In our Daily Bread episode we talked about a wide variety of breads from around world. But, when we asked our friends at America’s Test Kitchen what they’d want to share with us, the answer surprised us: white bread. Turns out their editor Tucker Shaw is obsessed with it. Sally Swift talked with him about the beauty of making white bread at home and got his amazingly simple recipe for American Sandwich Bread.
Sally Swift: We have been digging into bread for this episode. We’ve gone into some great exotica. We’ve learned how to make injera. We had a primer on bagels. We talked about Nordic breads. Now I’m coming to you to ask what is your very favorite bread recipe?
Tucker Shaw: That’s an impossible question to answer, isn’t it? There’s nothing better than bread. But, I’m going to go with the basic, good old-fashioned white sandwich bread. That beautiful white bread that when you slice it you get the perfect shape for a PB&J or BLT.
SS: That’s a surprising answer to me. Why do you love that bread so much?
TS: For one thing I can make it, and I’m not the world’s best baker. The recipe we have for this white bread is so simple that literally if you can read, you can make this bread. It doesn’t take a whole lot of effort, just a little time. I do this once a week now and I work it into my Saturday morning chores, like while doing laundry and that kind of stuff, when you’re stuck at the house anyway. You can pull this off with almost no work. So, there you go; you have clean clothes and a fresh loaf of bread.
SS: I love that idea. Can you talk me through the process?
TS: Sure. It takes six ingredients, the most important of which is bread flour, which is easy to find at the grocery store. It has a slightly higher protein content than all-purpose flour. You want to use the bread flour because it gives your bread a little bit more structure, so that when you slice if for sandwiches it holds its shape. You take that and whisk it together with yeast – the kind that you get in little packets that you find in the baking section – and salt. Whisk those together in a bowl and attach it to your stand mixer with a dough hook.
SS: So those are your dry ingredients. What are the wet ingredients?
TS: The wet ingredients consist of whole milk, a bit of water to expand the liquid ingredients, and some butter – maybe two tablespoons that you melt and cool down. Whisk that together with the milk and the butter adds extra fat to make sure the crumb is going to be tender and a little bit rich. And then two tablespoons of honey, which gives it sweetness and also gives the yeast something else extra to participate with.
SS: A little something extra to eat.
TS: And then you knead it with the dough hook on the stand mixer. Set the stand mixer on medium-low and slowly pour the liquid ingredients into the bowl. It will start to come together in about 90 seconds, maybe two minutes. Then you let it rip for about 8 minutes of kneading. It will start to come away from the side of the bowl and will form a more cohesive ball of dough. It does the work for you so you can go check on your laundry.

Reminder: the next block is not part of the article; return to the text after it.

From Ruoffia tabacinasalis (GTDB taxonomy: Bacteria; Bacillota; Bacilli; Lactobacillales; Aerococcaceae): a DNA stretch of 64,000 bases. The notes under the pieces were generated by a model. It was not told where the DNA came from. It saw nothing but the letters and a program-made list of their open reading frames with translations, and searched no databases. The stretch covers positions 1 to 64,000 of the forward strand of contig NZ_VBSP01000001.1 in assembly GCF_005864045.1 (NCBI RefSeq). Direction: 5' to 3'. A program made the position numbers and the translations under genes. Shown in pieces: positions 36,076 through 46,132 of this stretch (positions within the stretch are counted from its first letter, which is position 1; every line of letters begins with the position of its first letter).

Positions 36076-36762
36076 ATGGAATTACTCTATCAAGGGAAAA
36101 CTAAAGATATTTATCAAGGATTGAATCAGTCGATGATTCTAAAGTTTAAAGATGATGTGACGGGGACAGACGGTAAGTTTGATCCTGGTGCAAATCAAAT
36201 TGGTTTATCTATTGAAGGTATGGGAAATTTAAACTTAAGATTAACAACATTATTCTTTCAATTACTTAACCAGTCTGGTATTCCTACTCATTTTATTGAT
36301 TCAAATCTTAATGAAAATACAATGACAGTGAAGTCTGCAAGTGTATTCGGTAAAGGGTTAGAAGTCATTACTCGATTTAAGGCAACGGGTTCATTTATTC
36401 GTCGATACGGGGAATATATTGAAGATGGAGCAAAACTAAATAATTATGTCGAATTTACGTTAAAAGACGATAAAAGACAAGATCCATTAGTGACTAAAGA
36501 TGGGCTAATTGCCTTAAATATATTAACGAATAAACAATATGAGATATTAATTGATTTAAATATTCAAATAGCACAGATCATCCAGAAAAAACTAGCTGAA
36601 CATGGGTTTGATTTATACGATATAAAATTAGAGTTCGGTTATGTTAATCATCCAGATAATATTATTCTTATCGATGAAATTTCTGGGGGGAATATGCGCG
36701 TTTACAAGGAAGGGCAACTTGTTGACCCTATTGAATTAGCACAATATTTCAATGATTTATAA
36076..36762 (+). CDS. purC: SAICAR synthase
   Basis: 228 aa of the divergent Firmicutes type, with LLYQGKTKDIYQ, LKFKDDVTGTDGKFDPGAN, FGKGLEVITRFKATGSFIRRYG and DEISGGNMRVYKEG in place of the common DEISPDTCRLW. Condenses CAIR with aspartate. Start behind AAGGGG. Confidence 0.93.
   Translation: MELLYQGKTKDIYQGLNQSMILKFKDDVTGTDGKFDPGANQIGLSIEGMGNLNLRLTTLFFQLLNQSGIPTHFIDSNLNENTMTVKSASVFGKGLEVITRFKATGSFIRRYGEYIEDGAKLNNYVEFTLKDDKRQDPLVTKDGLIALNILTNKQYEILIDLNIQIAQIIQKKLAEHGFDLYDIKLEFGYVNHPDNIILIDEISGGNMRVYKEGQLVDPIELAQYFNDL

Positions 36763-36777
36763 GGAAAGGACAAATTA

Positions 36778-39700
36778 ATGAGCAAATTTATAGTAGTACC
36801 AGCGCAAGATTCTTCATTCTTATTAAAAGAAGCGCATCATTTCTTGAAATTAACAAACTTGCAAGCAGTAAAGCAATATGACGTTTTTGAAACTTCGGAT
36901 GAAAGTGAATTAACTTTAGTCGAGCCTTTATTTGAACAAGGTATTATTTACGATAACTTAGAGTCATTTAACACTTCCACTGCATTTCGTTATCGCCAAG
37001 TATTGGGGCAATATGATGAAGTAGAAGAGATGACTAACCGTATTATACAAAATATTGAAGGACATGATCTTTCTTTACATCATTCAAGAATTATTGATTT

You take it now and put it into a bowl that you’ve lightly greased so nothing sticks. Cover it with plastic wrap and put it aside for an hour and a half, maybe two hours; you want it to double in size.
After it’s doubled in size you turn it out onto a very lightly floured counter. You gently bring it together into a ball and press it down into a rectangle of about eight inches by six inches. It’s a supple and easy dough to work with – it’s not sticky in the least – and you can achieve this shape with working it very hard. It takes only 30 seconds, maybe a minute.
From there you roll it quite tightly, so you have an eight-inch long log. You have to roll it fairly tightly so that you don’t get big air pockets in the bread after it bakes.
SS: And you mean you’re rolling it up with your hands, not with a rolling pin.
TS: That’s right. Rolling it like you would a jelly roll or something like that. That goes into a loaf pan and you let it rise again for about an hour. You’ll know it’s ready when it’s about an inch above the lip of the loaf pan, so that it has a little dome on the top. At that point you will have turned on your oven, and it will be at 350 degrees and ready to go. Slide the pan into the oven. About 35-40 your bread will be down, and you’ll know it’s done because it will smell so fantastic in your kitchen. You can check it with an instant-read thermometer; if it’s at 205-210 degrees, that’s perfect. But really, if you just bake it 35-40 minutes it’s going to be just right.
Pull it out of the oven and let it cool in the pan for about 10 minutes to make sure that it’s easy to release. Slip it out of the pan and onto a wire rack to let it cool for about three hours. You have to let it cool all the way down before you slice it. You may have experienced this. If you use a serrated knife on a loaf of bread that is too warm, you run the risk of tearing it. And this is sandwich bread, so you want perfect slices. The way to achieve that is to make sure that it’s cooled down and use a really nice serrated knife. We have a favorite: Mercer Culinary Millennia 10-Inch Wide Bread Knife. It gives you perfect, even slice every time you use it.
SS: It sounds like the hardest part of this process is waiting for the bread to cool.
TS: It really is. It was astonishing to me the first time I made this bread just how simple it was. Bread has always been sort of mysterious to me and I’ve always admired people who made bread because I thought they had some sort of magical ability to do something we mere mortals couldn’t pull off. But sandwich bread is so easy, and I literally make it every week.
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